“Between 1900 and 1910, telephone systems blossomed like spring flowers,” he wrote. “For a time, Washington was second among states in the number of telephones per hundred citizens.”

Mail service

Around the same time, the federal government tried country mail service on 12 rural free delivery routes, and parcel post started in 1913. By 1915, Washington had 356 rural mail routes. A newspaper article then stated there were “four things essential to the farmer, rural free delivery, parcel post, good roads, and a telephone.”

Mailmen were treated like friends.

“The farmer offered the mailman gifts, invited him to dinner, and gave him messages for others along the route,” Fahey wrote. “Farmers became avid newspaper readers. The mail service encouraged numbering houses in towns and improving country roads.”

Electricity

Electricity, however, was still lacking.

“Some along electric railroads or transmission lines hooked up quietly, without leave — the farther from the direct-current generating station, the dimmer the lights,” Fahey wrote.

Those near irrigation projects used electric current from water wheels in ditches or water pumps.

Electricity required power plants, unlike the telephone, so few neighbors could create their own systems. Two electrical utilities dominated eastern Washington: Washington Water Power and Pacific Power and Light, with the latter taking Walla Walla.

“Walla Walla sparkled with electricity by 1889,” Fahey wrote.

Some of the reasons the utilities didn’t reach farms were because farmers wouldn’t repay construction costs, and limited current. Then, electricity was mainly for motors, commercial use, store-window lights, and nighttime home lighting. Companies asked people to turn off their lights in the morning and had plant operators who would take note of a carbon-filament lamp that measured the amount of electricity being used or just looked out a window to see lights going on or off. With those measurements, the operator could adjust the water flow on the plant’s power source, usually a river or other water body.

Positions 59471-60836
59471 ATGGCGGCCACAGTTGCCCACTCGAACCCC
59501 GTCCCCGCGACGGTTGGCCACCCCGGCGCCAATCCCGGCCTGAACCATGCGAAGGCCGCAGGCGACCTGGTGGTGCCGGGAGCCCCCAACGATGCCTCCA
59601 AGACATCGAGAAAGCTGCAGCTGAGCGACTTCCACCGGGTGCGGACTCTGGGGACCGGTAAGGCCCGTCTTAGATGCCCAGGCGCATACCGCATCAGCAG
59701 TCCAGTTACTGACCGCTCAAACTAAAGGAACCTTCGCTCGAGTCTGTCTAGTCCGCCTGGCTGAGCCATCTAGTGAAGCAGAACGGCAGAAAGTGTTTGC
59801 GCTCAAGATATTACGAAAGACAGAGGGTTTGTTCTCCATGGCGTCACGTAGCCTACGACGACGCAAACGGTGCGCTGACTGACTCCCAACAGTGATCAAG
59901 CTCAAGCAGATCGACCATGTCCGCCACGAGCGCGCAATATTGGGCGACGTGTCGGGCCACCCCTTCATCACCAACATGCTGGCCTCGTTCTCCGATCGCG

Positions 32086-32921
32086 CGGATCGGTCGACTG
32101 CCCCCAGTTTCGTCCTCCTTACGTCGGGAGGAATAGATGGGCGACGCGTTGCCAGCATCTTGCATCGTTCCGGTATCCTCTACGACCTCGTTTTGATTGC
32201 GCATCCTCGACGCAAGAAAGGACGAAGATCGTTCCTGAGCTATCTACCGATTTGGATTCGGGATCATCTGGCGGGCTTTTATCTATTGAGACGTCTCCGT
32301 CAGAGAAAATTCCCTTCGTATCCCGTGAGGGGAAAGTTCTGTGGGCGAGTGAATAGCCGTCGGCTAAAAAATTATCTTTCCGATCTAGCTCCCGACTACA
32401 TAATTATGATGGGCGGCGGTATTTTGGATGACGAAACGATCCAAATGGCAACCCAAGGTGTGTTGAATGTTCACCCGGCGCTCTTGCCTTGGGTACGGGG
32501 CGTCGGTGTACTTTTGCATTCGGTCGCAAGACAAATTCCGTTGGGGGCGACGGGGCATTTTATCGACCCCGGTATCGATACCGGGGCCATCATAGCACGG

Power companies began advertising electric appliances when they enlarged their generating capacity after 1910, but few homes had electric outlets, and wiring was a single drop-cord from the ceiling in each room. Pacific Power and Light used railroad cars as its platform for electric cooking demonstrations, and a Washington State College demonstration toured the state.

“Speakers at women’s meetings declared that ‘women are not going to milk cows and make butter without modern conveniences with power,’” Fahey wrote.

But still, many farms didn’t have electricity, and some had gas-powered generators, because cities weren’t allowed to sell excess current outside their limits. To avoid raising rates, towns had ratio-to-cost revenue regulations. Farmers who wanted electrical current had to agree to pay for it or buy enough appliances to run up their bills.

“Under such conditions, electric service reached farms at a maddeningly slow pace,” Fahey wrote.

But when farmers got electricity, either through gas generator or power plant, they began to populate their homes with appliances such as washers and wringers.

“One of the most unpleasant experiences in the life of the housewife is the weekly washday,” one magazine stated. “In the cities, the burden of this task has been relieved in various ways ... With the introduction of electricity into farm homes, the women folks there are now getting an opportunity to put away the washboard and the old-style washing machine run with a crank or lever … Washing clothes in the ordinary way is peculiarly trying to the health of the housewife, and one of the finest things that electricity offers, in the farm home, is this easy way of washing.”

The integration of machinery continued into the 20th century. One example including tractors from Experiences in a Promised Land: Essays in Pacific Northwest History: “Columbia Plateau farmers continued to buy tractors even during the worst years of the Great Depression …

“A salesman for Caterpillar Tractor Company estimated that during the years 1931-1937, he accepted 10,000 horses and mules in trade for tractors in the Walla Walla area and adjacent regions. He sold the animals to loggers and buyers from the south.”

Emily Thornton can be reached at emilythornton@wwub.com or 509-526-8325.

Emily Thornton covers courts and emergency services, as well as other various stories. She has been in the newspaper industry off and on since roughly 1999 and lived primarily on the West Coast, but also Florida and Europe.